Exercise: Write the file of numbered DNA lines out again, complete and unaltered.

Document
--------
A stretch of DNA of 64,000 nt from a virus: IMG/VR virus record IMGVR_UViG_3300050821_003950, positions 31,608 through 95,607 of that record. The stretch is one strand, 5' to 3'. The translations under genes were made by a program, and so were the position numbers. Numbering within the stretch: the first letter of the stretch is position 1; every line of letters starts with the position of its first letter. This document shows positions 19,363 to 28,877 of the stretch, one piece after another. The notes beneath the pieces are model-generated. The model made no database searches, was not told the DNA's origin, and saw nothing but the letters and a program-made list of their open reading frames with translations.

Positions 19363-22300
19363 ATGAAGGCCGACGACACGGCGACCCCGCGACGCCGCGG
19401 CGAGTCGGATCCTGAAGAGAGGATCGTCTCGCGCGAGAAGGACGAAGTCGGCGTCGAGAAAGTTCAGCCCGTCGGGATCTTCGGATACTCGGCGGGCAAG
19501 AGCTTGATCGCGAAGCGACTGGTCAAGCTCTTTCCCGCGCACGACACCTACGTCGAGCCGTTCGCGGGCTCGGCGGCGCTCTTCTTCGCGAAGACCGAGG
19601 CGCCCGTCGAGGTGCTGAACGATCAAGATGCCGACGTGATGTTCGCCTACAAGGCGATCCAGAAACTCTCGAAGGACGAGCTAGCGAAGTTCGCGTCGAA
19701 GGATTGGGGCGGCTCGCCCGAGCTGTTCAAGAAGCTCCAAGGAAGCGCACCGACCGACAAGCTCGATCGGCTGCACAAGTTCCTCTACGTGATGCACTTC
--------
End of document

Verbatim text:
A stretch of DNA of 64,000 nt from a virus: IMG/VR virus record IMGVR_UViG_3300050821_003950, positions 31,608 through 95,607 of that record. The stretch is one strand, 5' to 3'. The translations under genes were made by a program, and so were the position numbers. Numbering within the stretch: the first letter of the stretch is position 1; every line of letters starts with the position of its first letter. This document shows positions 19,363 to 28,877 of the stretch, one piece after another. The notes beneath the pieces are model-generated. The model made no database searches, was not told the DNA's origin, and saw nothing but the letters and a program-made list of their open reading frames with translations.

Positions 19363-22300
19363 ATGAAGGCCGACGACACGGCGACCCCGCGACGCCGCGG
19401 CGAGTCGGATCCTGAAGAGAGGATCGTCTCGCGCGAGAAGGACGAAGTCGGCGTCGAGAAAGTTCAGCCCGTCGGGATCTTCGGATACTCGGCGGGCAAG
19501 AGCTTGATCGCGAAGCGACTGGTCAAGCTCTTTCCCGCGCACGACACCTACGTCGAGCCGTTCGCGGGCTCGGCGGCGCTCTTCTTCGCGAAGACCGAGG
19601 CGCCCGTCGAGGTGCTGAACGATCAAGATGCCGACGTGATGTTCGCCTACAAGGCGATCCAGAAACTCTCGAAGGACGAGCTAGCGAAGTTCGCGTCGAA
19701 GGATTGGGGCGGCTCGCCCGAGCTGTTCAAGAAGCTCCAAGGAAGCGCACCGACCGACAAGCTCGATCGGCTGCACAAGTTCCTCTACGTGATGCACTTC